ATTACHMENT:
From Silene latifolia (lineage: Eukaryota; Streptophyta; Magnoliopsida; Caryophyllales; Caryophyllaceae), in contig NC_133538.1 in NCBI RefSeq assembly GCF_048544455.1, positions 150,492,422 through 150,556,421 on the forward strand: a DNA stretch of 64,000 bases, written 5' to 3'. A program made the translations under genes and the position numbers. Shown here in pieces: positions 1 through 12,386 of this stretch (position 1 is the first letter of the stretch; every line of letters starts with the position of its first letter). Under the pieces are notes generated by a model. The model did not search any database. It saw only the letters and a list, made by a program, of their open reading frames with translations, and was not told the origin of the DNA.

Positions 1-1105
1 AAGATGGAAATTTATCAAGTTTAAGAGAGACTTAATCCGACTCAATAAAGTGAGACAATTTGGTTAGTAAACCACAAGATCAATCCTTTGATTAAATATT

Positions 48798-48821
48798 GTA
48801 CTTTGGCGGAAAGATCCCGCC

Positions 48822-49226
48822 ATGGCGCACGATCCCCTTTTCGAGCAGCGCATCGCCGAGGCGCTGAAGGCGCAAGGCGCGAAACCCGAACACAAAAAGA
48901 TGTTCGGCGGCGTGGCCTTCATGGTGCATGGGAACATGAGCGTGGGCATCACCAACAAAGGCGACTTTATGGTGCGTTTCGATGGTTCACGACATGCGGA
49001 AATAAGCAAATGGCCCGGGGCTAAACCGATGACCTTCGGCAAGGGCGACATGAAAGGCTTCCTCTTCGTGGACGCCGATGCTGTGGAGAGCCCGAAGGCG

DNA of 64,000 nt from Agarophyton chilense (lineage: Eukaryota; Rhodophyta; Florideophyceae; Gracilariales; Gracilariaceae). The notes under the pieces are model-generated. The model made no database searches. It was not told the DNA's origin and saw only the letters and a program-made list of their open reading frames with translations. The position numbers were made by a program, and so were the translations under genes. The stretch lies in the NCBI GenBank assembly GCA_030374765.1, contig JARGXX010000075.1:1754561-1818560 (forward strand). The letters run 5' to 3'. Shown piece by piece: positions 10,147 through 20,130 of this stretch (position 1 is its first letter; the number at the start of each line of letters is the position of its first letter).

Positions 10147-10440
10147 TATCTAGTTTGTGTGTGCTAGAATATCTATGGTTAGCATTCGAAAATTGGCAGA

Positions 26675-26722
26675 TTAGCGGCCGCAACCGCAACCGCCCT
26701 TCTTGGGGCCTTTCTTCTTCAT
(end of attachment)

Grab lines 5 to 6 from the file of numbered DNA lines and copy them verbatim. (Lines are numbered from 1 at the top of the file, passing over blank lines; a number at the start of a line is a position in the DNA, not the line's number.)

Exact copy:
48798 GTA
48801 CTTTGGCGGAAAGATCCCGCC